Closer Than Blood $1.50 on Smashwords until 1/1/2017

Happy Holidays!

To celebrate (or possibly escape from) the holiday festivities, lose yourself in a tale of romance, murder and blackmail, set in the cold, glittering heart of Manhattan. 

Pagan Freemantle falls for the wrong man after her brother brings home a contract killer, saying he is going to dispose of their estranged millionaire brother. The only problem is, they have no idea how dangerous their sibling can be, and the extremes measures he will take to stay alive.

Review of Dangerous - An Intimate Journey To The Heart of Boxing by Ian Probert

Quite frankly, a book about boxing would not be an automatic go-to read for me, but because I had read Johnny Nothing, Ian Probert's satire for kids, I was confident that I would enjoy the writing style, if not the subject.

Years before, Michael Watson was critically and permanently injured during a world title fight with Chris Eubank. Traumatised, Probert vowed never to write about boxing again, a decision brought about by shock and guilt that he had been unable to help someone he truly admired and was proud to call his friend.

Now he has returned, with all the wealth of information he has amassed about the colourful characters, triumphs and tragedies of the sport he has always loved. And thank goodness he has, because anyone who loves boxing should have this on their bookshelf.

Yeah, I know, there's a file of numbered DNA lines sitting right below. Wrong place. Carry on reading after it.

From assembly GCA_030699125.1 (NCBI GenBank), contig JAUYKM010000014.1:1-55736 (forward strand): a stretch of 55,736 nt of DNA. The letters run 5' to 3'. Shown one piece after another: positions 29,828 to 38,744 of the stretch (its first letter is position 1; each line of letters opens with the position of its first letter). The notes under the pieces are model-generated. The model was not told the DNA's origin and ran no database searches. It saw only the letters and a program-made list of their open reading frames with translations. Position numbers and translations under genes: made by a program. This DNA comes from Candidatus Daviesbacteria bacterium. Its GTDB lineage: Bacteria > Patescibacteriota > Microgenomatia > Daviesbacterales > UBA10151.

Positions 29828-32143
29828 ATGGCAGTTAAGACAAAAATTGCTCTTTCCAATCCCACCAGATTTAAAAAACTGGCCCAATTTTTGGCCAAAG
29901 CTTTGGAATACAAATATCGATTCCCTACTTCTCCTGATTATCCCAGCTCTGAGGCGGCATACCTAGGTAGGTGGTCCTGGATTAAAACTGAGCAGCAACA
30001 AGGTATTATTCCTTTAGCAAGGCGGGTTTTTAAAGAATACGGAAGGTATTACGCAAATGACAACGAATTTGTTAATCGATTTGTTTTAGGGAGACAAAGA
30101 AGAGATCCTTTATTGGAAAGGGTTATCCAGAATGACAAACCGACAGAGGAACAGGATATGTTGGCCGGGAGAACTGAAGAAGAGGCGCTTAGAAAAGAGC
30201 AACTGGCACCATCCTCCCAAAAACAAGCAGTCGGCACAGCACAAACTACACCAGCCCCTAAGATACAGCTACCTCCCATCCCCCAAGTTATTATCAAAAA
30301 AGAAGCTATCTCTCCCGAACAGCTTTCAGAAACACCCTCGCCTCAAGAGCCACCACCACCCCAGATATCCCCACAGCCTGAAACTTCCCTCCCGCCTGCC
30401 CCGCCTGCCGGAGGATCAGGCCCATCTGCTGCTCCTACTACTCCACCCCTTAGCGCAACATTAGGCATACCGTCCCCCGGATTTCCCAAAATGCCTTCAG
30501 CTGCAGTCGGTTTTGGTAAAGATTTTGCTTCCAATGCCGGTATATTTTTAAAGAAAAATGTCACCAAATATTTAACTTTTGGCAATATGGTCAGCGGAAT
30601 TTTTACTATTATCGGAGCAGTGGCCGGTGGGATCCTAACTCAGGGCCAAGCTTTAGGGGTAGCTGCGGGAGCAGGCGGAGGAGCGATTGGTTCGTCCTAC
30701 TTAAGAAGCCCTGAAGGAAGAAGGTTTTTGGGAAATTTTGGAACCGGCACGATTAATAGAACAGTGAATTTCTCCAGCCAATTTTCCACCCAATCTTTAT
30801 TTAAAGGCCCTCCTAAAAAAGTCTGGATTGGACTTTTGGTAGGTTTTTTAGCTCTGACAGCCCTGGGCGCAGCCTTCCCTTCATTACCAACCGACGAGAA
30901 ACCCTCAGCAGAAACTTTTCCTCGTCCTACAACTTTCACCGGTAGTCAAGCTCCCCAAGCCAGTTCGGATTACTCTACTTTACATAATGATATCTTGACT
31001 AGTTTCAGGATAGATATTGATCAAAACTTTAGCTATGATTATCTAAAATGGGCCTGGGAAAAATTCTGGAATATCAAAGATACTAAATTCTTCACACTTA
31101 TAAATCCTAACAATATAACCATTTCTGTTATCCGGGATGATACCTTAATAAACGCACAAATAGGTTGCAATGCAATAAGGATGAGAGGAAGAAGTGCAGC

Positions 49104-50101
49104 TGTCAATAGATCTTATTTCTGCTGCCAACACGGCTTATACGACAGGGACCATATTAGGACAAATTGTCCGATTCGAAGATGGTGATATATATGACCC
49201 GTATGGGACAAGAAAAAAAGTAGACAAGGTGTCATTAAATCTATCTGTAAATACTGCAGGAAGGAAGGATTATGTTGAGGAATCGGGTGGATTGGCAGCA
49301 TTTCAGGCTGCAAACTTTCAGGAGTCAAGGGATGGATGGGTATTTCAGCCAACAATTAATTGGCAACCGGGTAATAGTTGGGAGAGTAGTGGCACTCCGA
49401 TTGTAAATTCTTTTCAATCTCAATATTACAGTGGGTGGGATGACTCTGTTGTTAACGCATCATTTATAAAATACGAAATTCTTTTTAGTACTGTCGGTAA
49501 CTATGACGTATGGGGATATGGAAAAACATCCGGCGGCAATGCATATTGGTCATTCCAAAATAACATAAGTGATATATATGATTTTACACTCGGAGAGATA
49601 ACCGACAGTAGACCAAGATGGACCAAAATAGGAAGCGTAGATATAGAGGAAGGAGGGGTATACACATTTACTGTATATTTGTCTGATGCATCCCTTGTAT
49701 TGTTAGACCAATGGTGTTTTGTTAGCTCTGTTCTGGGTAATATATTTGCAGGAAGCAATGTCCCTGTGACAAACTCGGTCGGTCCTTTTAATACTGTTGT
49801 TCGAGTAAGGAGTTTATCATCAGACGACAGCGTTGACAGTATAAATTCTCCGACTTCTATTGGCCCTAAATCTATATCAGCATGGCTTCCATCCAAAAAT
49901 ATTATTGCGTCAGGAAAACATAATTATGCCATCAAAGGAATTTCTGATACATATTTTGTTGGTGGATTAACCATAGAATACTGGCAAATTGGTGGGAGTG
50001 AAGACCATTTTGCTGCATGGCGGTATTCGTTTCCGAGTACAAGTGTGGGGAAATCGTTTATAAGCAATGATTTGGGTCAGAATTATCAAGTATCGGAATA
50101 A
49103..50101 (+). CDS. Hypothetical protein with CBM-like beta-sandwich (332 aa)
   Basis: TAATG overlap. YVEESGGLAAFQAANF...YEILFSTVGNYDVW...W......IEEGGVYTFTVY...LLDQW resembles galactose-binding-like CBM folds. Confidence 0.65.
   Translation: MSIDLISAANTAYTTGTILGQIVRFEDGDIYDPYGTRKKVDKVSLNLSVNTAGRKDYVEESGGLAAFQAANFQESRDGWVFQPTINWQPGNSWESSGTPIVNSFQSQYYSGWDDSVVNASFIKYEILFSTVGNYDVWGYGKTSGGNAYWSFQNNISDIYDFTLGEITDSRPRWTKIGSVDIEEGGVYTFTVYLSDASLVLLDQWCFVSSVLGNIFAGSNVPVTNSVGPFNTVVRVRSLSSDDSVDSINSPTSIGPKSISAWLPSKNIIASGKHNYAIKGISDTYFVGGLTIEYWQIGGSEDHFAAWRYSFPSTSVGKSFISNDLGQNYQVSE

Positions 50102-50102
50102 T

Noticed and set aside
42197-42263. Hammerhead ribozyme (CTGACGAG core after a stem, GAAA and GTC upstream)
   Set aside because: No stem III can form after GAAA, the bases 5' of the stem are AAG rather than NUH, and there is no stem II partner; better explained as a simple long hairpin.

I wasn’t expecting an incredibly personal, moving and brutal look at a much maligned and misunderstood sport. The sacrifices are obvious, the prizes huge and the downfalls spectacular – anyone who follows sport knows that already – but it is also a sport where people look out for each other. The amount of care, love and support people have for fellow competitors is something other sports could learn from.

Probert is an experienced journalist who isn’t afraid to put his own fallibility on display. As well as a rich seam of stories about well-known figures in the boxing world, there lies his own, sometimes excruciating, experiences as he followed stories, fumbled interviews, allowed his insecurities to get in the way, the smoking and drinking, the poor diet, the overall grubbiness of it all. The book isn’t just about boxing, but about the trials of being a journalist, written in Probert’s modest, inimitable style.

But in the end, the sportsmen take centre stage, and what comes through most strongly is the affection. Posturing aside, this is a close-knit community of people who look out for each other. I’m guessing this would have been a tough book to write, with all the painful memories Probert has, but the world of sports writing has become richer for it. I for one will never watch a boxing match in the same way again.

In one word: Respect.

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